I’m the resident IT Guru for a Non-Profit and we have an Exchange server that has issues and I’m wide open to any suggestions.

The server is an older DELL PowerEdge 1400 with 1GHz Processor, 512MB RAM, and a 20GB SCSI HD, running Windows 2000 SP4 and Exchange 2003 SP2. Unfortunately, when the server was originally setup the OS partition was only 3GB (BIG Mistake on my part) and that’s been maxed out for a while. I struggle with applying patches/updates. Also, I think the Motherboard was surged or something because there are weird hardware problems (i.e. RAM and NIC failures).

Being a Non-Profit I have $0 available budget for fixing this equipment but I do have a small arsenal of old equipment at my disposal. For example the system I’m building is a Dell Optiplex GX150 Desktop with 1GHz PIII, and 512MB RAM and an 80GB IDE HD.

My Question is will there be a noticeable performance decrease using a workstation type PC (the Optiplex GX150) vs. equipment that was designed to be a server (the PowerEdge 1400) even though they have similar specifications?

  • Where are you physically? your profile doesn't say – Chopper3 Aug 23 '09 at 9:40
  • Off topic but have you looked at Google Apps for business the standard is free for certain non-profits. – JJ01 Aug 24 '09 at 4:31
  • @JJ, I've looked over Google Apps before, but I never came across their charity offer, do you have a link? I have a small client that would be perfect for. – SpaceManSpiff Aug 24 '09 at 11:35

Don't touch linux. I hate how people jump right into "Go with Linux" as soon as you are having issues with a Windows machine. There is nothing wrong with Linux, but learning it by installing it as replacement for a production mail server is not the way to learn it.

Unless you are 100% comfortable with Linux, it will just be a bigger pain then its worth and your users have to give up the groupware of Exchange. Since you are non-profit I suspect your users are very non-tech and staying with Exchange/Outlook will be better for them as you said yourself. They also won't like the gmail as much I suspect since the free version (atleast what I've been using for a custom domain account) includes advertising and you need to then move all the email into it. Since you have Exchange and all the licenses already, I'd stay with that and just re-jig your hardware. You and your users will be happier.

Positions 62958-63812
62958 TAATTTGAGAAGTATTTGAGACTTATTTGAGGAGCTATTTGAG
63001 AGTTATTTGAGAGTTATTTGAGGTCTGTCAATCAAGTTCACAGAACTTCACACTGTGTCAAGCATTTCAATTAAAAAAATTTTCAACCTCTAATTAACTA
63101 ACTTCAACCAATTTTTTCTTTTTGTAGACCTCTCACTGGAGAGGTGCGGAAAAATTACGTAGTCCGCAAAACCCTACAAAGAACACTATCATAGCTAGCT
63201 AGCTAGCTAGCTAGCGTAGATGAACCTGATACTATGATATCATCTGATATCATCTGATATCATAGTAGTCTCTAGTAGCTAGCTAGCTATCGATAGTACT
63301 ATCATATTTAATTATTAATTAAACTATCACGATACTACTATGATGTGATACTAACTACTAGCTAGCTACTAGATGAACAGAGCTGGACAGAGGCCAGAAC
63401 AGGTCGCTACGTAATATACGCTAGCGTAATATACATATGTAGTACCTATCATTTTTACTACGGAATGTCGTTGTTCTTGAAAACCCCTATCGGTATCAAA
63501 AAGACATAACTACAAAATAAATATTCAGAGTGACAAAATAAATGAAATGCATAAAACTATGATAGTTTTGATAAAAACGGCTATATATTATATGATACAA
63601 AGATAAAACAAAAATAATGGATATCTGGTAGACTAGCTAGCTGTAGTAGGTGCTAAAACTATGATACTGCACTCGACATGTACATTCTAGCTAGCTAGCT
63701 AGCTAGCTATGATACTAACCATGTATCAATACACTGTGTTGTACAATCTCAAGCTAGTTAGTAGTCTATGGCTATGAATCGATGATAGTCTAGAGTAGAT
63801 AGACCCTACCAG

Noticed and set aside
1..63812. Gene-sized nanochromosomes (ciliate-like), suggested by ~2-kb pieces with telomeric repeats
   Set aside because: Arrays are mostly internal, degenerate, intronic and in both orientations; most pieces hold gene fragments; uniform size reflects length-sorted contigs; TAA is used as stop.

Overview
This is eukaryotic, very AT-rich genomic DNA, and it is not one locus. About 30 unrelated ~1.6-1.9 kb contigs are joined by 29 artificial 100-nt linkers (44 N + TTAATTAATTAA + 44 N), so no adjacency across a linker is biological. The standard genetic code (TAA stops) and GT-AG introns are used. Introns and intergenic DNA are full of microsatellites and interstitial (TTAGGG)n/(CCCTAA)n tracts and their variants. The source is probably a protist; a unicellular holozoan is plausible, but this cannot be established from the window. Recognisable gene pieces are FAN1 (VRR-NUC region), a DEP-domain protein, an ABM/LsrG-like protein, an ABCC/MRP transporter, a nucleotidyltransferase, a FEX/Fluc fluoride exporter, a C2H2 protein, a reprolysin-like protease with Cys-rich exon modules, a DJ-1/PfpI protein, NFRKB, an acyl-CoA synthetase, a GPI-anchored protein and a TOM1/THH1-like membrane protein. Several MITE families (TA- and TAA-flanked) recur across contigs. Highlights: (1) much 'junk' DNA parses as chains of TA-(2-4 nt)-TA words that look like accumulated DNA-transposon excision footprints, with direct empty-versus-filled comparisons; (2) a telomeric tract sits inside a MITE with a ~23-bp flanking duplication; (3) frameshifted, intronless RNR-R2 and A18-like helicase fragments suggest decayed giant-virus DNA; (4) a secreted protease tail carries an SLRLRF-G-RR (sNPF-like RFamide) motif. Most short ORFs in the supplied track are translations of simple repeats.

Spec wise, 11 users (and the previous 30) will have no issues on either of those. For reference, I ran a 100 user Exchange server, with 40 users active at a time off an older AMD desktop with 512 megs RAM and an IDE drive. This was a temp server while I rebuilt the production one. No one batted an eye for speed, ran great for 4 weeks until I moved it back to the real server.

Here is what I would do,

  1. Spin up the OptiPlex Workstation, setup Windows and Exchange on it.

  2. Move all the mailboxes there, ensure all users are active and referencing the new server (if you leave them both online this will be done automaticly when they log in)

  3. Once that is done, un-install Exchange from the PowerEdge, by un-installing this will remove it from the Exchange Organization cleanly

  4. Remove the PowerEdge from the domain.

  5. Reformat the PowerEdge, make the SCSI drive one large C:

  6. Join it to the domain, reinstall Exchange on it.

  7. Move the mailboxes back over to the PowerEdge server.

  8. Uninstall Exchange from the OptiPlex one everyone is on the new PowerEdge

  9. Remove the OptiPlex from the domain

At this point if the mailboxes are small enough you can leave it like this. But if you can this might be your next steps.

  1. Put the 80 gig IDE into the PowerEdge (I can't remember if the 1400's have an onboard IDE or not, if they do this is easy then)

  2. Format the new 80 gig Drive, and then move the mailbox store to the 80 gig drive.

  3. Once done you now have a 20 gig system drive and an 80 gig data drive.

  4. Setup an automatic backup of the mailbox store to another computer should your data drive fail.

Given the limited money you have and equipment this might be your best way to go.

If you have any $$ at all, add in a RAID 1 card to the 1400 and add 2x 250gig drives, instead of the old SCSI, this would be step 4 of the first part. The rest of the 1400 will last forever, the hard drives are the weak points. The speed and memory of the 1400 will be able to handle what you need. I have a 10 year old HP server that still works like a champ, I dropped a couple of new hard drives in it and its still going strong. Also this was at a not for profit place, so I can relate to the limited budget.

Edit:Long Term For you.

Look at TCO when you are considering what to do. Here is a basic example making assumptions for numbers.

If you take 12 hours to do all the troubleshooting with windows at say $20 per hour that is $240 it will cost your charity. Even if you are an employee you need to count your time as a cost.